Honeymooning off the beaten path: Guacalito, Nicaragua

Honeymooning off the beaten path: Guacalito, Nicaragua

A week after we got married, Kristian and I got on a plane and headed to Guacalito, Nicaragua. If you're like most people we told about this, you're probably scratching your head and wondering why Nicaragua? I mean, it's not exactly on a lot top Honeymoon destination lists. But, as I discovered in 2015 when my brother got married in Granada, Nicaragua, it's a beautiful country well worth visiting.

My sister-in-law's family was gracious enough to let us use their *gorgeous* beach condo in tucked away Guacalito for the week (thank you, thank you, thank you, Lacayos!). I didn't anticipate returning to Nica so soon, but we couldn't turn down a free place to stay in a country just north of (and very similar to) Costa Rica. In short, it was a magical week: I was anticipating the adjustment to married life being a LOT more difficult, even while on a romantic trip, but it ended up being almost perfect, thanks be to God. 

Kristian and I both agreed that the best part of the honeymoon (that I'm willing to write about in a public forum) was having an entire week without a schedule, during which we could just be with each other--pray, cook, eat, go for walks on the beach, explore the country, watch the sunset, and not have to worry about the calendar. A week was just enough time for us to enjoy the rest and be ready to go back home. 

In case you're looking for an outside-of-the-box honeymoon destination or just want to explore central America on your next vacation, here's the lowdown on honeymooning in Nicaragua: 

The good:

1. The food: nothing beats the meat in Nicaragua. Seriously. Some of the best steak I've ever eaten. Plus, we had fresh fish on the beach in Tola (as in, the waitress went and got the fish from a fishing boat on the beach and brought it back to the kitchen where it was prepared).

2. The drinks: not only are they CHEAP, but I had the best mojito of my life while we were there. Kristian highly recommends Flor de Cana rum.

3.  The people: Nicaraguans are a warm and friendly people, who love the Lord and his Mother and love to show off their beautiful country.  

4. The faith: Every church in the country has Eucharistic adoration on Thursdays. Yep: EVERY CHURCH. Also, the Sunday Mass we attended in the little village of Tola on our last day was one of the most faith-filled I've ever experienced.

5. The accommodations: We spent our first night in the colonial town of Granada at a colonial mansion-turned-hotel for a whopping $40.00. Loved it. Then, we got to spend a week in the lap of luxury at the Mukul resort (see photographic evidence above). While we couldn't afford to take advantage of all of the cool stuff offered by the resort, it was still a magical experience to even be there.

6. The prevalence of butterflies: they are EVERYWHERE and I loved it.

7.  The weather: unlike the humidity and heat that you'll get if you visit Nica in the summer, "winter" there is windy, with plenty of sun and highs in the low 80s every day. Perfection.

8. The beauty: between the jungles and beaches and volcanoes and lagoons and colonial villages, Nicaragua is a feast for the senses.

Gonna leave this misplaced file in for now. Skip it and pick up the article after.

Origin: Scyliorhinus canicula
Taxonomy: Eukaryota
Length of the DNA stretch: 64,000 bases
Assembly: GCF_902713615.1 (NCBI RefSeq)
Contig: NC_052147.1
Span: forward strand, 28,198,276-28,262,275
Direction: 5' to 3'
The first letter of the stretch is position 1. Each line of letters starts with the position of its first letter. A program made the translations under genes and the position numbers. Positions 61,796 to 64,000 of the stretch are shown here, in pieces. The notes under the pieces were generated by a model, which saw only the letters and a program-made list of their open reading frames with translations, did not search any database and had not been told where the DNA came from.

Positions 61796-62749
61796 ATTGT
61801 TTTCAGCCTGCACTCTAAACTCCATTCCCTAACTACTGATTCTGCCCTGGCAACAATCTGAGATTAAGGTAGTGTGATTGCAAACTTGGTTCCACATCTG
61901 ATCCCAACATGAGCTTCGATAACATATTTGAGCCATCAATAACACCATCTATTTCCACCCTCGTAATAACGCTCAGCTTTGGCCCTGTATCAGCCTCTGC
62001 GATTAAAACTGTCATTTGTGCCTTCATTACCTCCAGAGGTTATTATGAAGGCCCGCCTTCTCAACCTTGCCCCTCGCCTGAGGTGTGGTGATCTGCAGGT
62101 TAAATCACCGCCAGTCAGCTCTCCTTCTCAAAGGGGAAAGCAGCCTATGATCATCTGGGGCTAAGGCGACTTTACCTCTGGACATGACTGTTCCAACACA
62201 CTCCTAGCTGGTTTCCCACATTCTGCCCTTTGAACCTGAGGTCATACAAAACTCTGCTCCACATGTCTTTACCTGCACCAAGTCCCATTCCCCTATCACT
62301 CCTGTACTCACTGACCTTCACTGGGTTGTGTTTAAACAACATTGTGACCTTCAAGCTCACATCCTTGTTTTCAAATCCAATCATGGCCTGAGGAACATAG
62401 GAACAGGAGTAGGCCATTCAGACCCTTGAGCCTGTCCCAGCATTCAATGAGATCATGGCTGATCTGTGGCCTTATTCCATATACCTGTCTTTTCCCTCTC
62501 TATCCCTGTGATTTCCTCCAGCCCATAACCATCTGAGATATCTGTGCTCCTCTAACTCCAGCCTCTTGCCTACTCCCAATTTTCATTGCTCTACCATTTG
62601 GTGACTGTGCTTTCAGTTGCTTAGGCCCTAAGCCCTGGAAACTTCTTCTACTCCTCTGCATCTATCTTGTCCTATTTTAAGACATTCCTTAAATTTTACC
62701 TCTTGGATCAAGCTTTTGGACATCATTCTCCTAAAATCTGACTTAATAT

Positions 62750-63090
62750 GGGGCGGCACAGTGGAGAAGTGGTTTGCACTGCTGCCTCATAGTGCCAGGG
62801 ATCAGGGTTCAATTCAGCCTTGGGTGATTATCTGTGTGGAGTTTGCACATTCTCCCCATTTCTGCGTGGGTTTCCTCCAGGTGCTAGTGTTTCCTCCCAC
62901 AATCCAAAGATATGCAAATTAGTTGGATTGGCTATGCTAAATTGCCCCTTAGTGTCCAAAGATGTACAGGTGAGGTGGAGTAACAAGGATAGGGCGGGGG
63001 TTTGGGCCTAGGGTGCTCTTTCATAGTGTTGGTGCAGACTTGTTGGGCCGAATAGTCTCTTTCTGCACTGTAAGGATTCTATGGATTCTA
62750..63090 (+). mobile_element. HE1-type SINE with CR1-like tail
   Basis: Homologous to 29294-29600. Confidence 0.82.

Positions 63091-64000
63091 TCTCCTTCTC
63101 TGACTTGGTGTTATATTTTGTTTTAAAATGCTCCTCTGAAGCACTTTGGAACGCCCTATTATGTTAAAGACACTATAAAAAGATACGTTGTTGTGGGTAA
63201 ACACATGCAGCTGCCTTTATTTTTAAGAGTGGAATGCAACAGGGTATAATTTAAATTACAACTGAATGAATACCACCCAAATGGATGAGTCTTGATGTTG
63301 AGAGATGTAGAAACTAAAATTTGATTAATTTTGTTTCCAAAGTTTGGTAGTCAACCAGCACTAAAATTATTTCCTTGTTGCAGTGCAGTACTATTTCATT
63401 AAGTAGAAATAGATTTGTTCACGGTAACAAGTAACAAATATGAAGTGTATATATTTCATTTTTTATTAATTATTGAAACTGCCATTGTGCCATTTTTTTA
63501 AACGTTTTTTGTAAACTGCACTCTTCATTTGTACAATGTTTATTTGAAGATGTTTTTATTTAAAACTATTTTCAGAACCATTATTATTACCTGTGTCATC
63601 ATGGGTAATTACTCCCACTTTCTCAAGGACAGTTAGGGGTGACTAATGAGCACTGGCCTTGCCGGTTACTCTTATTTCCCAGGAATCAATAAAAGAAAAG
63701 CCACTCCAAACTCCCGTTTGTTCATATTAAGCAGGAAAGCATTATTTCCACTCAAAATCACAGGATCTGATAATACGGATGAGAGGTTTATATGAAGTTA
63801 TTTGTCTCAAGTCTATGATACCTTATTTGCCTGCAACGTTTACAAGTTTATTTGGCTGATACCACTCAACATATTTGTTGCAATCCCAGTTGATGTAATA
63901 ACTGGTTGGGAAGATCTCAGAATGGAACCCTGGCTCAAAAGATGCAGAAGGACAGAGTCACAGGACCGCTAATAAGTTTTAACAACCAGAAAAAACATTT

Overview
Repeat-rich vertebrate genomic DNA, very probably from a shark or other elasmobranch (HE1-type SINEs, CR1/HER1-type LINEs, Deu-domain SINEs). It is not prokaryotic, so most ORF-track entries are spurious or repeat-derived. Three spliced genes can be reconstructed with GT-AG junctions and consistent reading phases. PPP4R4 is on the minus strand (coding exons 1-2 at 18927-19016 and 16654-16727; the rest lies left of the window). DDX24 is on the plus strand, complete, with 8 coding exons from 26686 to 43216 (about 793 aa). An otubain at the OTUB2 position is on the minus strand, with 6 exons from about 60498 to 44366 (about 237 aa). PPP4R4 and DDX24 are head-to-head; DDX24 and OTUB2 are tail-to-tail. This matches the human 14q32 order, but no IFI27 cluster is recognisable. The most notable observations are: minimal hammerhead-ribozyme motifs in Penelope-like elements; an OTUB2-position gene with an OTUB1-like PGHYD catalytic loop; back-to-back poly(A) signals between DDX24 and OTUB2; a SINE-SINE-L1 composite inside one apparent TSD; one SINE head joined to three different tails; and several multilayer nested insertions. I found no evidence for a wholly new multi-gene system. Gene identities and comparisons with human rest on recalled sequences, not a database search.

The unpleasant: It was so windy on the day that we drove to the beach that a HUGE branch fell off a tree and hit our windshield. Thankfully, the only damage done was to the windshield, and aside from a hefty rental car bill, we were fine. The crazy winds (we're talking 20+ mph), combined with the pollination of a plant called pica pica led to crazy amounts of itchiness. It's difficult to describe, but I heard the sensation compared to shards of fiberglass coming into contact with your skin. Fortunately, the power of the pica pica was exhausted after our first day there, and apparently it's a freak occurrence anyway (a few of the Nicaraguans we spoke to had never even heard of it before). Getting a couples massage that day definitely helped distract us from the pain. :) 

The heart-wrenching: Honestly, the most difficult thing about vacationing in a place like Nicaragua is coming face to face with abject poverty and trying to remember that by patronizing local businesses (unlike Costa Rica, most of the hotels/resorts in Nica are owned and operated by Nicaraguans), you are doing something to help. If you do vacation or honeymoon in a developing country, I recommend carrying protein bars and such with you to give to those you encounter who may be in need. 

That's a wrap! Did any of you honeymoon in an unconventional location? I'd love to hear about it in the comments! 

Photos in order: 1. The grandeur of God at Playa Gigante, Tola. 2. The most incredible sunset I've seen, viewed from the top of a little hotel on the beach in Tola. 3. The lobby of the resort where we stayed in Guacalito, Nicaragua. 4. We're married. :) 5. We were the only two people on this gorgeous beach. 6. The cutest church in San Juan del Sur. 7. Wedding rings with a view. 8. Sunset on our last night at the resort. 9. The best mojito EVER, and it was $2.50. 10. Sunset in Granada, on our last night in Nica. 


Be Your Own Wedding Planner: The Dress

Be Your Own Wedding Planner: The Dress

Goin' to the Chapel: My Wedding Morning

Goin' to the Chapel: My Wedding Morning